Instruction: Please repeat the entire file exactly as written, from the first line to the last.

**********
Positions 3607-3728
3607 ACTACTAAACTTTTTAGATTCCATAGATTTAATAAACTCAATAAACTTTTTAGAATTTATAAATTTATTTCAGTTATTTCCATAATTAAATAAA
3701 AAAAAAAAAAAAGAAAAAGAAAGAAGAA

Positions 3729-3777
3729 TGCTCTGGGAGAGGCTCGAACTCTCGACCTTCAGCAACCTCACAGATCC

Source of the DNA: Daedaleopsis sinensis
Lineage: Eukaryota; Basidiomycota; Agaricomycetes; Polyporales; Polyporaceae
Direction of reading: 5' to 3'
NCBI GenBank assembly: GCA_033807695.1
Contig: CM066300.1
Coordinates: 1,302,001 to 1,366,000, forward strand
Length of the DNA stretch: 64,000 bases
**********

Positions 3607-3728
3607 ACTACTAAACTTTTTAGATTCCATAGATTTAATAAACTCAATAAACTTTTTAGAATTTATAAATTTATTTCAGTTATTTCCATAATTAAATAAA
3701 AAAAAAAAAAAAGAAAAAGAAAGAAGAA

Positions 3729-3777
3729 TGCTCTGGGAGAGGCTCGAACTCTCGACCTTCAGCAACCTCACAGATCC

Source of the DNA: Daedaleopsis sinensis
Lineage: Eukaryota; Basidiomycota; Agaricomycetes; Polyporales; Polyporaceae
Direction of reading: 5' to 3'
NCBI GenBank assembly: GCA_033807695.1
Contig: CM066300.1
Coordinates: 1,302,001 to 1,366,000, forward strand
Length of the DNA stretch: 64,000 bases